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Exploring Deer Haven

Apr 8, 2020

Deer Haven is a solitary plateau near Conata Basin in the Badlands.

In South Dakota you can social distance outside. There's no Times Square out there. And the distances are greater.

Inside may be safer but it can become a prison, a dungeon with a tiny window installed by Apple or Samsung. That window is where you find us, and we are rowdy house guests.

And South Dakota is home to the badlands. The Badlands. There is no place as unconfined.

The Conata Basin is a grassy bay between the main Badlands wall and an intersecting ridgeline that branches south and east. By night, black-footed ferrets, back from near-extinction, hunt prairie dogs. So do rattlesnakes, owls, fox and coyote. At the Conata Picnic Area, you can park and hike around in the basin or up into the high country.

From here, there are drainages that track northeasterly into a narrow canyon where you can climb to the very edge of the wall and peep at the Badlands loop road snaking through the Yellow Mounds below. Climb down to explore an off-road world, seldom-seen, car-free.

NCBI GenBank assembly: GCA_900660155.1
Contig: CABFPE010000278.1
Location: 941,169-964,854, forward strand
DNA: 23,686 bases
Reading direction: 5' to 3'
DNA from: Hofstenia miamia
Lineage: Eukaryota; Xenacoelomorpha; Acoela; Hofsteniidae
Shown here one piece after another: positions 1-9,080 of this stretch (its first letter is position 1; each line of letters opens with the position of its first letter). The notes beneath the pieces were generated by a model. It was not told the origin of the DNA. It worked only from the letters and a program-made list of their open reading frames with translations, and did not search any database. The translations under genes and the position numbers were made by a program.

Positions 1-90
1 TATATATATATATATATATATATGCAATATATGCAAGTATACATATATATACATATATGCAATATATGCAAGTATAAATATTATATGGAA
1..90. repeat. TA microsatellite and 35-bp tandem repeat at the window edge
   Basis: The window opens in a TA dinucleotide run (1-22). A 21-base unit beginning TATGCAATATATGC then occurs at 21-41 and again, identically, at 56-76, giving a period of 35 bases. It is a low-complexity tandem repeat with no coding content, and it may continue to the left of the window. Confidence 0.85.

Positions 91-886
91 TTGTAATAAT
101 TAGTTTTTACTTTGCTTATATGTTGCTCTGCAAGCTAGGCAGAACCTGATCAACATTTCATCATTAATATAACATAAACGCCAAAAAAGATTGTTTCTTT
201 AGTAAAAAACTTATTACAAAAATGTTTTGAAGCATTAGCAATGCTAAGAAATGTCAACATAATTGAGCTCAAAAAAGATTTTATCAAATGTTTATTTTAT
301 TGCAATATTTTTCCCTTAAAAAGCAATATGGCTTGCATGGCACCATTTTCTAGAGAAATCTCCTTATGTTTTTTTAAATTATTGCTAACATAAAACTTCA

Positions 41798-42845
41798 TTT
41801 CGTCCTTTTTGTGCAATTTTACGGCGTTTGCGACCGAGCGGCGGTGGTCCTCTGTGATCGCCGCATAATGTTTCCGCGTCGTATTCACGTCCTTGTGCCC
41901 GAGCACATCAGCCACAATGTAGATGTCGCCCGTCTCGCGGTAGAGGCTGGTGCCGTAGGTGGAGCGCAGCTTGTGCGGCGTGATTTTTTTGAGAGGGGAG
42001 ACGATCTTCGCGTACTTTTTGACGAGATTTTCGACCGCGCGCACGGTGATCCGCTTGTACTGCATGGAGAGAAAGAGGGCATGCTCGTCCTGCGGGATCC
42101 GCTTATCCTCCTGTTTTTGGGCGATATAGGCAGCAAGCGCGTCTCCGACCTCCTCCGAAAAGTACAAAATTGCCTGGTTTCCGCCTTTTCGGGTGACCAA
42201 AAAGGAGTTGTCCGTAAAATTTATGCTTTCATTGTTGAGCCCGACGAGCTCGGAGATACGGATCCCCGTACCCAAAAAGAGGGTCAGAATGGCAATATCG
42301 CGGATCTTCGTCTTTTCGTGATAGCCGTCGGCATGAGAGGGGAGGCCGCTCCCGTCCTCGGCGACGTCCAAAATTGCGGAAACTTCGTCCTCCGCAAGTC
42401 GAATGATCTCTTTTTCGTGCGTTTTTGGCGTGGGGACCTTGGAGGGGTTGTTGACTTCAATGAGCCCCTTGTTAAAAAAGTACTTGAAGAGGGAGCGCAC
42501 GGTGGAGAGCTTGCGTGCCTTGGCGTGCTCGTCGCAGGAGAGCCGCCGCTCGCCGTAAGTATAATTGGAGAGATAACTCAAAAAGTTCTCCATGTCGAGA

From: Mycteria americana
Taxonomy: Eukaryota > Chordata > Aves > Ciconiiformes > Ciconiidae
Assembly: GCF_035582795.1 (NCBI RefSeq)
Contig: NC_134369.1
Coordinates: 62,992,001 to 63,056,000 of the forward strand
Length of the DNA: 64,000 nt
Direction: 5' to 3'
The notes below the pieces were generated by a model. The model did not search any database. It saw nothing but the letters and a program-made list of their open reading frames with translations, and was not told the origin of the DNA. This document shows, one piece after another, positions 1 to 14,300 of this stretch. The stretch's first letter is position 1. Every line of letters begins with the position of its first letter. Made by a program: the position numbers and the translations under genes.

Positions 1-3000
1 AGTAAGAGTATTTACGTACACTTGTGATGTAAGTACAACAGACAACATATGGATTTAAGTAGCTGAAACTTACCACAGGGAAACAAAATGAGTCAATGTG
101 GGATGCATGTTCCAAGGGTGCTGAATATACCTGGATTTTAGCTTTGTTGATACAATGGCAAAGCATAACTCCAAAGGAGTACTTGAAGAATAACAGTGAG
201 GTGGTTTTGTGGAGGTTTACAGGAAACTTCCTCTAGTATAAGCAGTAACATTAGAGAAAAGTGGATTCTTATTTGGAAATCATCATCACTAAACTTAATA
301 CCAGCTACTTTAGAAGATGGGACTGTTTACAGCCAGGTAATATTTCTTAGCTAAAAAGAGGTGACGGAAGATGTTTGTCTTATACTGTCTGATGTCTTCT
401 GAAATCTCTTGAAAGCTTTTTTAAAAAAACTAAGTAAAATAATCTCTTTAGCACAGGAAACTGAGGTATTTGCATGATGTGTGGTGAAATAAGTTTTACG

At the end of the little cul-de-sac in the Conata Picnic Area, there's a sign with a blurb about a place called Deer Haven, a juniper forest plateau along the ridgeline above Conata Basin.

There is no marked trail. The easiest way to get there is to walk southeast, then east along the edge of the ridgeline. You'll find a well-worn game/human path that peters out at a cut in a dome formation. As soon as you round this dome and face north, Deer Haven is spread out before you.

There are many deer trails through a patch of thick brush, and at least one doable pass up onto the plateau. As a public service announcement, I should mention that as with much off-trail — and some on-trail — Badlands exploration, making this ascent involves some hands-and-feet scrambling. Please proceed with caution and know that you can also access beautiful views from the low country.

As you walk towards Deer Haven, you'll notice a distinctive hole that could be a portal to another dimension high along the ridgeline to the west.

Archaeologist Linea Sundstrom has written about what she calls a "cross-cultural transference of the sacred geography" in regards to the Black Hills, meaning that beliefs in the sacral nature of particular places were transferred among different groups of people over time. I'm not an archaeologist but I do believe that's a fine way of thinking — not that you have to appropriate other peoples' cultures, but that I can accept that a place you say is sacred is sacred, and then perceive it as such, in a consecrated manner. We can extend this even to deer, who clearly sacralized this place before somebody at the National Park Service thought of putting up a sign in the cul-de-sac. If you go, you'll understand.

Michael Zimny is a content producer for South Dakota Public Broadcasting and is based in Rapid City. He blogs for SDPB and contributes columns to the South Dakota Magazine website.


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